In his recent novel At Dusk, celebrated author Hwang Sok-yong explores the human toll of South Korea’s rapid modernization. His story provides a glimpse into the lives of two Seoul-ites: Park Minwoo, a prominent architect, and Jung Woohee, a struggling playwright. Through the lens of Seoul’s urban housing and architecture, he traces the development of South Korean modernization and highlights the extremes to which its citizens are pushed, challenging readers in the process to reexamine if the nation’s transformation can truly be considered successful.

An unexpected text message from the wife of a childhood friend spurs Minwoo to recall his childhood – the woods and concrete embankment in which he played and the circumstances that, like for so many other Korean families in the 1970s, motivated a midnight flight to Seoul. Once in the capital, Minwoo’s family struggles to make a modest living in the slums that outline the city. Moon Hollow, where his family eventually sets up shop, is a scene of daily violence and poverty, a neighborhood that produces only two high school-attending students: Minwoo and Cha Soona.

Surrounded by destitution, Minwoo steels himself to escape. In this he is successful, going on to gain admission to a prestigious university and to become an architect, the kind of which is later responsible for the “redevelopment” of communities like Moon Hollow. By most measures, Minwoo has thus lived a successful life.

Across Seoul, Woohee spends her days in the theater overseeing productions, writing scripts, all while attempting to chase her dreams. To keep financially afloat, she spends her nights working the graveyard shift of a convenience store before returning to her damp, basement apartment for a few hours of rest. Her life is marked by isolation and hardship, not untypical of a young person in Seoul, we are led to believe. Though her generation should be reaping the benefit of the work done by Minwoo’s, her surroundings are perhaps not much better than those in Moon Hollow.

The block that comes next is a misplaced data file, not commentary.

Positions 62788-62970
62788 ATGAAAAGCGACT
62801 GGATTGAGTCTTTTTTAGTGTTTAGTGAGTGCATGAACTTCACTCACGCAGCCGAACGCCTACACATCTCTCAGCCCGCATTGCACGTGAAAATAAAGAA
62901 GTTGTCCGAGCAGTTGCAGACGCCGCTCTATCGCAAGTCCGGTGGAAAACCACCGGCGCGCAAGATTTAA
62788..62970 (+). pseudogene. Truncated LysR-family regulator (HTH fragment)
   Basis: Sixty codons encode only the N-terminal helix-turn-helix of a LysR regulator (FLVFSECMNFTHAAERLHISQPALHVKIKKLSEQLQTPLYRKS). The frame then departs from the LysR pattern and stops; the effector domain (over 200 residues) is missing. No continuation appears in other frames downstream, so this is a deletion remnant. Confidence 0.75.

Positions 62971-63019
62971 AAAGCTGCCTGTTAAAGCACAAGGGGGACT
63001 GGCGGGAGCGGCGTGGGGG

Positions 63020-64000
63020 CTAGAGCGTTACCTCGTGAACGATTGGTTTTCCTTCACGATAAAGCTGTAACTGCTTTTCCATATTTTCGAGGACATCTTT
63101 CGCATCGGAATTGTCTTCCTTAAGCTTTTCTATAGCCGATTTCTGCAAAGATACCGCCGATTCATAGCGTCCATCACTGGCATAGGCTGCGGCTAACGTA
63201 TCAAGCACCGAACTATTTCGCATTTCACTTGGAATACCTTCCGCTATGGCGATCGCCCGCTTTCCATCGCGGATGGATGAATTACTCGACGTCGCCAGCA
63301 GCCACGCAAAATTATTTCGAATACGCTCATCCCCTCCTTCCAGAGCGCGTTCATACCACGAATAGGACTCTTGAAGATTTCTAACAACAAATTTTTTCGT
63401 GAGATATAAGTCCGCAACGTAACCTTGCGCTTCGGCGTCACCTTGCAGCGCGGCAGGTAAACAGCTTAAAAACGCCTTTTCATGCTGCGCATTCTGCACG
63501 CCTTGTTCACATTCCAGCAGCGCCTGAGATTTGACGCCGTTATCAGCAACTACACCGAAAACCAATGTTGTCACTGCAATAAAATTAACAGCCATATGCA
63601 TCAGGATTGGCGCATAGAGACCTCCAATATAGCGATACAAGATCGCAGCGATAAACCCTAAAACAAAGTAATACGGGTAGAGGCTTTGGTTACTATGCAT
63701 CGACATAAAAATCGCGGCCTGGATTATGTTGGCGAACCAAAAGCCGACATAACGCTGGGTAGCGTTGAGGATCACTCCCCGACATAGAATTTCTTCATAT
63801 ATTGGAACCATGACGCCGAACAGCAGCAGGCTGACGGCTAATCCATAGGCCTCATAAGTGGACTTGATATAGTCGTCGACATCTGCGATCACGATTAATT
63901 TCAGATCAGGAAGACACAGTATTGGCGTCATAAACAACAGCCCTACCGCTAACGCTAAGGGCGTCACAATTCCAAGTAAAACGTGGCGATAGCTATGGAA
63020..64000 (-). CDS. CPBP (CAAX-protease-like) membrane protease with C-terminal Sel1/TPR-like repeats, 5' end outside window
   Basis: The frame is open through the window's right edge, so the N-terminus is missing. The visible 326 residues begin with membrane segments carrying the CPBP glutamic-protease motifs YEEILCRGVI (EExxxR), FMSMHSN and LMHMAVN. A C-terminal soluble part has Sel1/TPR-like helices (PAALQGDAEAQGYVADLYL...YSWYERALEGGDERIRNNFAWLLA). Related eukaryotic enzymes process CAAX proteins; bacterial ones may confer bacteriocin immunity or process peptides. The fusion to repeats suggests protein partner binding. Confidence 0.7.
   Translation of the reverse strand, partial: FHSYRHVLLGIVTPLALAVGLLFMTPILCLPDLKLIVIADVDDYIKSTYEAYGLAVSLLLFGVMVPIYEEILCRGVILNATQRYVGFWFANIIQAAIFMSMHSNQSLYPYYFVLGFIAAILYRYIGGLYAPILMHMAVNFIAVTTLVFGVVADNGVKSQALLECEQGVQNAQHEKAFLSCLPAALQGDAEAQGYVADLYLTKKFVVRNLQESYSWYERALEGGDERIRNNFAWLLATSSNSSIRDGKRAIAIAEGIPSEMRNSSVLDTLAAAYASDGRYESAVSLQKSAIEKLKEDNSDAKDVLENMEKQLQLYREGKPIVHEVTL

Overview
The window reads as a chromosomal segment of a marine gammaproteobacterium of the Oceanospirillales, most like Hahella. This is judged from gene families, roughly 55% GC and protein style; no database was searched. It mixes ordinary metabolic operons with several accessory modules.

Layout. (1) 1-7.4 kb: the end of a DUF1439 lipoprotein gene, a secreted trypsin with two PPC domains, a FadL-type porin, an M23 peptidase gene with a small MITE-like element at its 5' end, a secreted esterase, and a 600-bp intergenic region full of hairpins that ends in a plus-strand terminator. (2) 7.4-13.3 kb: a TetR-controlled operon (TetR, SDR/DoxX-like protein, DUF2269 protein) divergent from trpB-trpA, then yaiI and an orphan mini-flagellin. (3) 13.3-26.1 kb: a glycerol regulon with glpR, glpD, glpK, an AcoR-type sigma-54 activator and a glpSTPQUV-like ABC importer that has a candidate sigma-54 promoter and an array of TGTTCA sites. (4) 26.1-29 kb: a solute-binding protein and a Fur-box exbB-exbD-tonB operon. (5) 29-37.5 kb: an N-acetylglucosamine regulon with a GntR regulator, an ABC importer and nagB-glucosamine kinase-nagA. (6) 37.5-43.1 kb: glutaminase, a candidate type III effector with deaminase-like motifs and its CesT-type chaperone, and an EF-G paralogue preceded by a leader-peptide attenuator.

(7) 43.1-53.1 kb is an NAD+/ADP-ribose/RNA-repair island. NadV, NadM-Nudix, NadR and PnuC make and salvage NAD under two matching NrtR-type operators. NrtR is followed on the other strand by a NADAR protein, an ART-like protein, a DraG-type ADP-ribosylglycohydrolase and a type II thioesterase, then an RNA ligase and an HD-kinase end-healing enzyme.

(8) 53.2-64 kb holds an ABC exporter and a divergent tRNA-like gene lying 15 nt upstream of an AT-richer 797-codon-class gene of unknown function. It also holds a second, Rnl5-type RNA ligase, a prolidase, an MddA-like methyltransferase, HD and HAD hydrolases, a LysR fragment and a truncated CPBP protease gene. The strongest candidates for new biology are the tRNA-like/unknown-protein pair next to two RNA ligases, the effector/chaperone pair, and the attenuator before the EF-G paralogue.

Now in the twilight of his career, Minwoo receives an unexpected message from Cha Soona, a woman who he once loved and turned his back on. Nonetheless, Soona begins to send him long emails relating her life in the interim, prompting Minwoo to reexamine his career and the role he has played in a society that despite boasting impressive economic accomplishments is also marred by corruption and scandal. After leaving Moon Hollow, Minwoo has lived solely to enrich himself. Explaining his reluctance to even involve himself in the student movements of the 1980s, he says, “I sympathized with those who were fighting social injustices, but at the same time … I was able to forgive myself for not getting involved. Over time this turned into a kind of habitual resignation, and it became second nature for me to regard everything around me with an air of cool indifference.”

Architecture is not only the profession of Minwoo but a metaphor for the dreams and destruction wrought on Korea in its chase for modernity. As Minwoo’s friend, Kiyoung, describes, “Architecture is not the destruction of memory, it is the delicate restructuring of people’s lives on top of a sketch of those memories.”

Architecture is a marker of progress, a reflection of a people and their values. It can serve to bring family, friends and neighbors together but also to drive them apart and destroy their community, as Minwoo does in clearing slums for new more modern developments. In other words, in the race to improve society, architects have provided the visual blueprint for the new society while also hastening its destruction.

While seemingly unrelated, Hwang brilliantly weaves together the narratives of Minwoo and Woohee to show how choices of yesterday reverberate through the present and have the power to prescribe the future. The corruption of the elite – of which Minwoo is a member – affects not only the highest echelon of society but the lowliest slum dwellers. The past can be torn down and reconstructed again and again, but does the end justify the means?

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